Friday, August 18, 2006

terrorists are scary

* david corn goes out on a limb:
"The Saddam regime is gone; that's true. But given what has taken its place, it would not be an irrational choice for many Iraqis to prefer the Iraq of 2002 rather than the Iraq of 2006. Think about it. Most Iraqis before the invasion—like most citizens in most repressive states—managed to get by. They may not have had freedoms, but they had their friends and relatives. They still fell in love, had sex, had families, played with their kids, followed sports. The lucky ones—like the lucky ones in all countries—had meaningful work. Now millions of Iraqis have lost a loved one. And in return, they have a country that is unstable and on the brink of collapse, and their daily lives are marked by crime and deep uncertainty involving life and death. It's a different sort of terror than what George W. Bush speaks of."

* in the 13th paragraph of this 'terrorists are scary' AP piece:
"Home Secretary John Reid, Britain's chief law-and-order official, acknowledged that some of the suspects would likely not be charged with major criminal offenses, but said there was mounting evidence of a "substantial nature" to back the allegations.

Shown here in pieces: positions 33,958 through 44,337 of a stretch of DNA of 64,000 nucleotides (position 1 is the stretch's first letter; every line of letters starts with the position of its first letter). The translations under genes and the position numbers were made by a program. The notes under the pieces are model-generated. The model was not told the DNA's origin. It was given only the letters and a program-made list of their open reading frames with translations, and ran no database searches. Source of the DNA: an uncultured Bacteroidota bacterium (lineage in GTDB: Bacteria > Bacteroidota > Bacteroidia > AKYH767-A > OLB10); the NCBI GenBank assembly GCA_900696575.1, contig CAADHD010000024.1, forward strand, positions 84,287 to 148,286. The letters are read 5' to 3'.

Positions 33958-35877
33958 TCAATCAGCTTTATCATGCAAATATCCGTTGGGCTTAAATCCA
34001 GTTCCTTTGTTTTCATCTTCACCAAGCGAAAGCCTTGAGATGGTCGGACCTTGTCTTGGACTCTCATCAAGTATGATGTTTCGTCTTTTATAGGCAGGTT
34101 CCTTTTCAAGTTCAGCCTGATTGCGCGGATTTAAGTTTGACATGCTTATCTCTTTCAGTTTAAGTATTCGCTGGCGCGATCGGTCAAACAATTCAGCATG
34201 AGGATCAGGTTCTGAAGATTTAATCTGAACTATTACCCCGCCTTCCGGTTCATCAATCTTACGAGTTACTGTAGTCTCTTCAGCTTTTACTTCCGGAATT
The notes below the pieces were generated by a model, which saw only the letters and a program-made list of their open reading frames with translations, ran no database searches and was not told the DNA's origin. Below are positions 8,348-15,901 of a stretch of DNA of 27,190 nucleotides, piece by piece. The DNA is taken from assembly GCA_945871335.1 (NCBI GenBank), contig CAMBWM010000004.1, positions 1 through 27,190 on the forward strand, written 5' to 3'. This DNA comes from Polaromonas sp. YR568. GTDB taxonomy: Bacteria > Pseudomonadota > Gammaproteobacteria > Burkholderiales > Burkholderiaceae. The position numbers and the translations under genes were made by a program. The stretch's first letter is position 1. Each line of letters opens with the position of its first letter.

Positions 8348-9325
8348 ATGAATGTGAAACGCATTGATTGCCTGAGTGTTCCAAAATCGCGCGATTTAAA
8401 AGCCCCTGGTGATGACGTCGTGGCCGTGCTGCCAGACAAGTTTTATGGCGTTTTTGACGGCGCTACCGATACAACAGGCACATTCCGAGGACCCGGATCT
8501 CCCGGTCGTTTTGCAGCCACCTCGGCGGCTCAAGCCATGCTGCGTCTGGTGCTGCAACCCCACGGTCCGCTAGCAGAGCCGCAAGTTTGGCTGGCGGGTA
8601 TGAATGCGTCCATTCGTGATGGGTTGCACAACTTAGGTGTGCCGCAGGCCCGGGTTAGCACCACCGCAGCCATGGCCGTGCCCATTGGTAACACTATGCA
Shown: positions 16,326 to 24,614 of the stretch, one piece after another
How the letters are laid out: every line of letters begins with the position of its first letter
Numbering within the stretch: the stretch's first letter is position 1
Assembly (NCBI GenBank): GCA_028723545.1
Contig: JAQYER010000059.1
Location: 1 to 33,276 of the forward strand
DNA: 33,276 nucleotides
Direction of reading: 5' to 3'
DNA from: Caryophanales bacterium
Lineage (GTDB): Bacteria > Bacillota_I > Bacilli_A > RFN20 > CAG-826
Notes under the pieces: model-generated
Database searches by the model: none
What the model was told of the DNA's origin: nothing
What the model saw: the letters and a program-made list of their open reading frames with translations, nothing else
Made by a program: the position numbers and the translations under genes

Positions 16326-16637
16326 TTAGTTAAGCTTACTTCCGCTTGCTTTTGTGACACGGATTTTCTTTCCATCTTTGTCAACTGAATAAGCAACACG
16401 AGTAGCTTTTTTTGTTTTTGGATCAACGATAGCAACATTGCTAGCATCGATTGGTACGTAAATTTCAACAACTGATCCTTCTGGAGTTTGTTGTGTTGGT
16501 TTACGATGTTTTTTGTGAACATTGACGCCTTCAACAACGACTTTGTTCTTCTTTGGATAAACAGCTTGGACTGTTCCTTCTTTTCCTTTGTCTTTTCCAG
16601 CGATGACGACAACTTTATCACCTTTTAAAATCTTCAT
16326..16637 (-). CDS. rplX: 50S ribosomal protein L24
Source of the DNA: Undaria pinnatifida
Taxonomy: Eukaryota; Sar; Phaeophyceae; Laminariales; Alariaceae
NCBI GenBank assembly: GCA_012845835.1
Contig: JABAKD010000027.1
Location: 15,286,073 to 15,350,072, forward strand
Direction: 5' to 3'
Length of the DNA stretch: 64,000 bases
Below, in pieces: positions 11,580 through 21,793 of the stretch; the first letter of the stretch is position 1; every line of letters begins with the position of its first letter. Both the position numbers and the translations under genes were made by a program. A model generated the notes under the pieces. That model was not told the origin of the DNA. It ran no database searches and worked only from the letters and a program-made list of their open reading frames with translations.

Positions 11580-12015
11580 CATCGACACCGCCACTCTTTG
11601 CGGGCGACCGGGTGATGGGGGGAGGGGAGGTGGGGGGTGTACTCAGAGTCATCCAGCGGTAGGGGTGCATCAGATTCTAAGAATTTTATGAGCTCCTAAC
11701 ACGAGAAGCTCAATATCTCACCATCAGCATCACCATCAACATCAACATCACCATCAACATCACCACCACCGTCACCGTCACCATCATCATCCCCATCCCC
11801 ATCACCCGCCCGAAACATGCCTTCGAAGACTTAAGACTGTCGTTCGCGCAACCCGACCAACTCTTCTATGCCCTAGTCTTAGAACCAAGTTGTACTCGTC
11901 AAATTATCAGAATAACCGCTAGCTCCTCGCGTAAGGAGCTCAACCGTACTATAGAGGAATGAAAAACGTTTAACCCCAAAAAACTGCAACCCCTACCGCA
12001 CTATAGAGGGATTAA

Two top Pakistani intelligence agents said Wednesday that the would-be bombers wanted to carry out an al-Qaida-style attack to mark the fifth anniversary of the Sept. 11 strikes, but were too "inexperienced" to carry out the plot.

The two senior agents, who spoke on condition of anonymity, said that if the terror cell members arrested in Pakistan and Britain had appropriate weapons and explosives training, they could have emulated massive attacks like those five years ago in New York and Washington as well as the July 7, 2005, London bombings.

The detainees in Britain and Pakistan had not attended terror-training camps in Pakistan or Afghanistan and had relied on information gleaned from text books on how to make bombs, the officials said.

Their comments offer a different perspective from that given by U.S. Homeland Security Secretary Michael Chertoff. "Certainly in terms of the complexity, the sophistication, the international dimension and the number of people involved, this plot has the hallmarks of an al-Qaida-type plot," Chertoff said Friday."

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